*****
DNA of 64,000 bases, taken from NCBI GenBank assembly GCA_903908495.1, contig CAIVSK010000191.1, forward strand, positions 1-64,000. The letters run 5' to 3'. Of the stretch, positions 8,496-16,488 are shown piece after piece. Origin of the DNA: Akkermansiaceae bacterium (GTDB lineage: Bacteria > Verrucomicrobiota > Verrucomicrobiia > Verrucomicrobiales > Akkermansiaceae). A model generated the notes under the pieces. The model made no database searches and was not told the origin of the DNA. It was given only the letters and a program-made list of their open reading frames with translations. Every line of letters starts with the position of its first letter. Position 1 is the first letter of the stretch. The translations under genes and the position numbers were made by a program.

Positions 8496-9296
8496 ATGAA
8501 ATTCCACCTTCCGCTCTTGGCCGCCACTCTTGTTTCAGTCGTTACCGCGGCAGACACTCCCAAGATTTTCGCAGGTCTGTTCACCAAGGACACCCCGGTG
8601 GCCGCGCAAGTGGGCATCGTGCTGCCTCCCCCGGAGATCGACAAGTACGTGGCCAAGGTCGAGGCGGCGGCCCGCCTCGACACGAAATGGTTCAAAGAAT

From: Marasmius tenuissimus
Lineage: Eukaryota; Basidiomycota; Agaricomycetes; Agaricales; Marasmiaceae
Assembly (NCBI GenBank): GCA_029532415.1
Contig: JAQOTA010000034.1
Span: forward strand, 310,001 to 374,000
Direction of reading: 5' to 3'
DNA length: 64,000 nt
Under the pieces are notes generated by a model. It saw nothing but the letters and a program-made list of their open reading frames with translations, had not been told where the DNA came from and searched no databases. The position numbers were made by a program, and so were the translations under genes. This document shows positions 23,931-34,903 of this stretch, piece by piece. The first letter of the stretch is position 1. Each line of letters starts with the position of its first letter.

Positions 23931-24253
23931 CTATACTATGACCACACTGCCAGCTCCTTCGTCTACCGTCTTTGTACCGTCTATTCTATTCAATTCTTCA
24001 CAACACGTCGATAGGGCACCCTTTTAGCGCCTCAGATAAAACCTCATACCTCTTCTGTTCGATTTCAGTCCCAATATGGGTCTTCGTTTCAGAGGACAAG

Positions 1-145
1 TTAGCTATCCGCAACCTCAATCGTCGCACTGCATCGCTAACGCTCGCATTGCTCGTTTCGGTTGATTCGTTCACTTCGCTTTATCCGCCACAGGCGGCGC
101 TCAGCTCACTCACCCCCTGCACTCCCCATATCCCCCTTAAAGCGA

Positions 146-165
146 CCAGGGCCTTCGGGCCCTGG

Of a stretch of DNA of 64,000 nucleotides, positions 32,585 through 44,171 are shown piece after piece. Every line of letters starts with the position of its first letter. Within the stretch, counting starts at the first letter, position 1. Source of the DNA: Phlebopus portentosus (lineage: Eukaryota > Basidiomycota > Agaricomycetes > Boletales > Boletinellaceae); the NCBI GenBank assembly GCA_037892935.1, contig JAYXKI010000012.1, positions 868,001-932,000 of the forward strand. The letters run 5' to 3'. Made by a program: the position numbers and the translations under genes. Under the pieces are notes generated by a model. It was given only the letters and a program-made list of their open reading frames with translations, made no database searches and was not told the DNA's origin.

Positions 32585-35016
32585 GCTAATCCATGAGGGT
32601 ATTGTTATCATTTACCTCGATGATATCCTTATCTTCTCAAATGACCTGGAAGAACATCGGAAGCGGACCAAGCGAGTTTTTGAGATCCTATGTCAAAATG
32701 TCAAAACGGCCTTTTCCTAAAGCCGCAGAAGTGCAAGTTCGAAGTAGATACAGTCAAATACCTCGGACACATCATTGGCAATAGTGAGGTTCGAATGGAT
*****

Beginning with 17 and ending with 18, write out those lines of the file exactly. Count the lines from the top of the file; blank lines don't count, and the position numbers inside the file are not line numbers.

Positions 1-145
1 TTAGCTATCCGCAACCTCAATCGTCGCACTGCATCGCTAACGCTCGCATTGCTCGTTTCGGTTGATTCGTTCACTTCGCTTTATCCGCCACAGGCGGCGC